With exceptional wind and solar resources and an advantageous geostrategic position between Europe and Africa, Morocco is in an ideal position to make renewable energy a powerful driver of its economy. However, the massive increase in the share of intermittent green energy in its energy mix is also creating a considerable need for flexible and controllable electricity to ensure the stability of its grid.
Opinion column by Tarik Sfendla, Africa Market Development Manager at Wärtsilä Energy
Since 2009, Morocco has put climate change at the top of its agenda. Lacking the oil and gas resources of its neighbors and dependent on energy imports, the country is pursuing a bold energy transition to take advantage of its vast wind and solar resources, with the goal of integrating 52% renewable generation capacity into its energy mix by 2030. When it comes to taking advantage of the global energy transition, Morocco has no shortage of assets.
First of all, given its unique geostrategic position, Morocco is a key partner for Europe. It is also the only African country interconnected to the European electricity grid. This is a major advantage, which can eventually make Morocco the largest exporter of renewable energy in a Europe engaged in a frantic race towards carbon neutrality.
Thanks to these interconnections, Morocco will be able to take advantage of its excess renewable energy production by exporting it to Europe, but also import additional electricity when needed. Finally, the interconnection provides a partial but important answer to its grid balancing needs.
Europe’s green hydrogen development plan offers Morocco an additional opportunity to monetize its vast renewable potential. The EU recently set a goal of increasing clean hydrogen production sixfold by 2030 to replace fossil fuels in the most polluting industries. This is a potentially huge market for the country.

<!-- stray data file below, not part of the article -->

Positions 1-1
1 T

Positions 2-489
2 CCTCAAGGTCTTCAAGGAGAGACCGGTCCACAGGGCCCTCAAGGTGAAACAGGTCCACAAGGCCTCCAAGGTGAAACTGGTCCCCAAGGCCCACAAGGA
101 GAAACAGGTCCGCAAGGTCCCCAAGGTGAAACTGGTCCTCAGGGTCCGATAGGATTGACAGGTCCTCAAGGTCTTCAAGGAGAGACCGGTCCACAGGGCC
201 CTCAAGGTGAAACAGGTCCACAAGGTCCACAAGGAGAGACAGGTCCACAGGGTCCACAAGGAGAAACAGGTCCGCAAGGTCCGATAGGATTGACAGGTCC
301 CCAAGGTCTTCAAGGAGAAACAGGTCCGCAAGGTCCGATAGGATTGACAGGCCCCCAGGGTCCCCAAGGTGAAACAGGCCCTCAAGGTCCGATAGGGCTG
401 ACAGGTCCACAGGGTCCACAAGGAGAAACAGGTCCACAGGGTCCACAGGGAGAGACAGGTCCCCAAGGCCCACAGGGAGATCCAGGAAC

Due to the extremely favorable conditions for renewable energy production in Morocco, and considering that electricity generation is the largest component of the total cost of the hydrogen production process (more than 50%), Wärtsilä noted in its analysis that the more green hydrogen Morocco produces, the more it will reduce the total cost of the electrical system. In effect, it will generate profits from hydrogen that exceed the increase in the total cost of the electrical system due to the investments needed for hydrogen production and flexibility.
Flexibility as a prerequisite for a successful energy transition
As we can see, the development of renewable energies represents a considerable economic challenge for the country. As the recent governmental report « New Development Model » underlines, it would allow to widen the accessibility of the Moroccan exportable offer to the buoyant markets and to attract on the national territory foreign investors in search of opportunities in the green economy sectors.
But if it is to make a success of its energy transition, Morocco must also ensure the stability of its grid by integrating a significant share of flexible gas-fired generation. Ensuring the balance and stability of the electricity system is a critical issue, and one that is becoming increasingly important as the country integrates more and more intermittent renewable energy.
Controllable generation capacity can cope with sudden variations in renewable electricity supply and demand that would otherwise cause serious problems on the grid, such as blackouts, severe instabilities or financial losses. The main sources of flexibility come from gas engine power plants, which can be switched on and off almost instantaneously, and from energy storage units.
Introducing a high degree of flexibility in Morocco’s electricity production is not an option if the country wants to make the most of renewable energy. It is a major challenge, which requires the implementation of an integrated and intelligent energy strategy. Even more today than before, the production price of a kWh in fine is only optimized by cleverly combining different technologies for the best performance, the least risk of interruption, whatever the evolution of consumption.
By making the right technological choices today in favor of flexibility, Morocco will be able to offer its population truly abundant, reliable, low-carbon and cheap electricity.